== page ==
In 253, Wei forces headed by Sima Zhao marched east to confront Wu, who had been overstepping their boundaries by building upon a lake and arming it with men on land which belonged to Wei. The Wei officers, feeling secure in their position and with their superior numbers, grew arrogant and allowed themselves to become drunk, and so were quickly overwhelmed by the Wu forces led by Ding Feng and Lü Ju, forcing the Wei forces to flee and retreat. After the loss at the Battle of Dongxing, Sima Zhao asked his Marshal Wang Yi in private who was responsible for the failure of the battle, to which Wang Yi responded that: “Responsibility lies with the army commander.”, which made Sima Zhao retort: “The Marshal means to make me shoulder the blame?”, after which he had Wang Yi executed. Sima Shi, the Wei regent and Sima Zhao's older brother, received memorials from ministers asking that Wang Chang, Guanqiu Jian, Hu Zun, and all the others who were a part of the campaign to be demoted for their failure, however, Sima Shi stated that: “It is because I did not listen to Gongxiu [Zhuge Dan] that we have come to this plight. In this I am culpable; how can the generals be at fault?”, causing him to promote the generals who partook in the battle, while demoting Sima Zhao by removing his enfeoffment.
Succeeding Sima Shi
In 254, while Sima Zhao was at the capital Luoyang, advisors to the Wei emperor Cao Fang suggested that the emperor surprise Sima Zhao and kill him to seize his troops, and then use those troops against Sima Shi. Cao Fang, apprehensive, did not act on the suggestion, but the plot was still discovered, and Sima Zhao assisted his brother in deposing the emperor and replacing him with Cao Mao. In the aftermath of the removal of the emperor, the generals Guanqiu Jian and Wen Qin rebelled in 255 but were defeated by Sima Shi.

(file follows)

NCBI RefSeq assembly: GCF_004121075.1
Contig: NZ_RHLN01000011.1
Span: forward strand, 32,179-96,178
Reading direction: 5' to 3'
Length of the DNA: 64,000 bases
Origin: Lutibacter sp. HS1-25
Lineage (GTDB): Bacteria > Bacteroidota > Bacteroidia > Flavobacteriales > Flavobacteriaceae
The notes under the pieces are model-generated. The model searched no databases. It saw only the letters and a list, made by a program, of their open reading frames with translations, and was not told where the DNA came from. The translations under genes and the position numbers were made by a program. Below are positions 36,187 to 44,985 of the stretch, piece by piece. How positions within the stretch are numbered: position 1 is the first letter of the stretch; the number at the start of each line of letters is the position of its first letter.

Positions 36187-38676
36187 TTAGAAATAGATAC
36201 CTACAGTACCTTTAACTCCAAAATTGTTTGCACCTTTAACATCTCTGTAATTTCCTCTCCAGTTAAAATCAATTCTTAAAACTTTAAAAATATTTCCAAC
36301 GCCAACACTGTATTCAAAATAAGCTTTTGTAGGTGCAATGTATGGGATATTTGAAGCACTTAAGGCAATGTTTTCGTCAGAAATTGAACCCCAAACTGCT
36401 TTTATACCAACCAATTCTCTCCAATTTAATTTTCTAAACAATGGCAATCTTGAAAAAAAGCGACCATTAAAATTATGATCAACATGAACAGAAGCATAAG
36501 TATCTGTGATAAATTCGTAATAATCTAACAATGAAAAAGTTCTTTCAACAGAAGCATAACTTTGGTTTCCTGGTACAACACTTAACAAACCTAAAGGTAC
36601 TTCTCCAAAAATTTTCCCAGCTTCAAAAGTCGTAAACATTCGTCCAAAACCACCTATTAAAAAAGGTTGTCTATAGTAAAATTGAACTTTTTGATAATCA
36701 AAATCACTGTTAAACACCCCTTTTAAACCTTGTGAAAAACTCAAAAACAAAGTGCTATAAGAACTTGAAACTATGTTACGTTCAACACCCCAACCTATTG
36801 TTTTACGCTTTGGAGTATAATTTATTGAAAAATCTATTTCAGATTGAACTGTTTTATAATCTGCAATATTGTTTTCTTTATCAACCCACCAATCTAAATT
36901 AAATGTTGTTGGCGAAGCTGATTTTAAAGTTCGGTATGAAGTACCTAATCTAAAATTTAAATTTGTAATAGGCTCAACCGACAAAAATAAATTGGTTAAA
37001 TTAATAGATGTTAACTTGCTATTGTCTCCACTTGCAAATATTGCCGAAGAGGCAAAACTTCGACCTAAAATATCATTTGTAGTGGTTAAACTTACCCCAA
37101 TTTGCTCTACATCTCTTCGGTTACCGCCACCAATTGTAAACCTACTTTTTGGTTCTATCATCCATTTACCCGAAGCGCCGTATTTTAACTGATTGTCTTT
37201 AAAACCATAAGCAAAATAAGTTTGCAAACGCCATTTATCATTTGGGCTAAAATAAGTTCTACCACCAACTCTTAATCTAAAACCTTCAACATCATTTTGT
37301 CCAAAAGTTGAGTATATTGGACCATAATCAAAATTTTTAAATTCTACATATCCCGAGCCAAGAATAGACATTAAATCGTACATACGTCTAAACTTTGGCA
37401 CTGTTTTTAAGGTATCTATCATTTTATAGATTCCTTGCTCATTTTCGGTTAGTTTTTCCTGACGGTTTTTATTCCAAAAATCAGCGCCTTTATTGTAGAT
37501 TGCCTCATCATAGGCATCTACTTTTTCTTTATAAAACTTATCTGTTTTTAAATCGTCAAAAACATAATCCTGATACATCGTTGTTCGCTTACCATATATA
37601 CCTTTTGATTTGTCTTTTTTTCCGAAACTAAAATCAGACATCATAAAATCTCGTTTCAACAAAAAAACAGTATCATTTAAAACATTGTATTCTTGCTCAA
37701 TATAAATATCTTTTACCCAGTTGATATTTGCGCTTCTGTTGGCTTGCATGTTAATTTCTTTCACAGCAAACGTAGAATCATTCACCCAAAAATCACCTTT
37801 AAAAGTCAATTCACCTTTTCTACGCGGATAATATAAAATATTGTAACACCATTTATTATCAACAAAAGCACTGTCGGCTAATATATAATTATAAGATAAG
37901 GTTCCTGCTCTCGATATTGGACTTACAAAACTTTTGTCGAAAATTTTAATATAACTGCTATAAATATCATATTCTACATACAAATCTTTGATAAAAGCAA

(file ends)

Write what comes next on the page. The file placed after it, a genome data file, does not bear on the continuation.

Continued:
Sima Shi, however, had a serious eye illness that was aggravated by the campaign, and he died less than a month later. At that time, Sima Zhao was with his brother at Xuchang (in modern Xuchang, Henan). The 14-year-old emperor Cao Mao made an effort to regain imperial power. He issued an edict which, under the rationale that Sima Shi had just quelled Guanqiu Jian and Wen Qin's rebellion and that the southeastern empire was still not complete pacified, ordered Sima Zhao to remain at Xuchang and that Sima Shi's assistant Fu Jia return to Luoyang with the main troops. Under Fu Jia and Zhong Hui's advice, however, Sima Zhao returned to Luoyang anyway against edict, and was able to maintain control of the government. Indeed, from that point on, he did not let Cao Mao or Empress Dowager Guo out of his control.
Third Rebellion of Shouchun
During the next few years, Sima Zhao consolidated his authority further, leaving the emperor and empress dowager with little power. He further built up a series of events that were viewed as precipitations to usurpation of the Wei throne. In 256, he had the emperor grant him the privilege of wearing imperial robes, crowns, and boots. He further tested waters by having his close aides hinting to the generals around the empire as to his intentions. In 257, when he sent Jia Chong to probe Zhuge Dan's intentions, Zhuge rebuked Jia Chong severely—leading Sima Zhao to summon Zhuge Dan back to the capital under guise of a promotion. Zhuge Dan refused and started a rebellion, submitting himself to Eastern Wu for protection. Sima Zhao advanced quickly on Zhuge Dan's stronghold of Shouchun (壽春, in modern Lu'an, Anhui) and surrounded it, eventually capturing the city in 258 after cutting off any hope of an Eastern Wu rescue, killing Zhuge Dan and his family. After Zhuge Dan's death, there was no one who dared to oppose Sima Zhao further for the next few years. In 258, he would force the emperor to offer him the Nine Bestowments—a step that put him closer to usurpation—and then publicly declined them.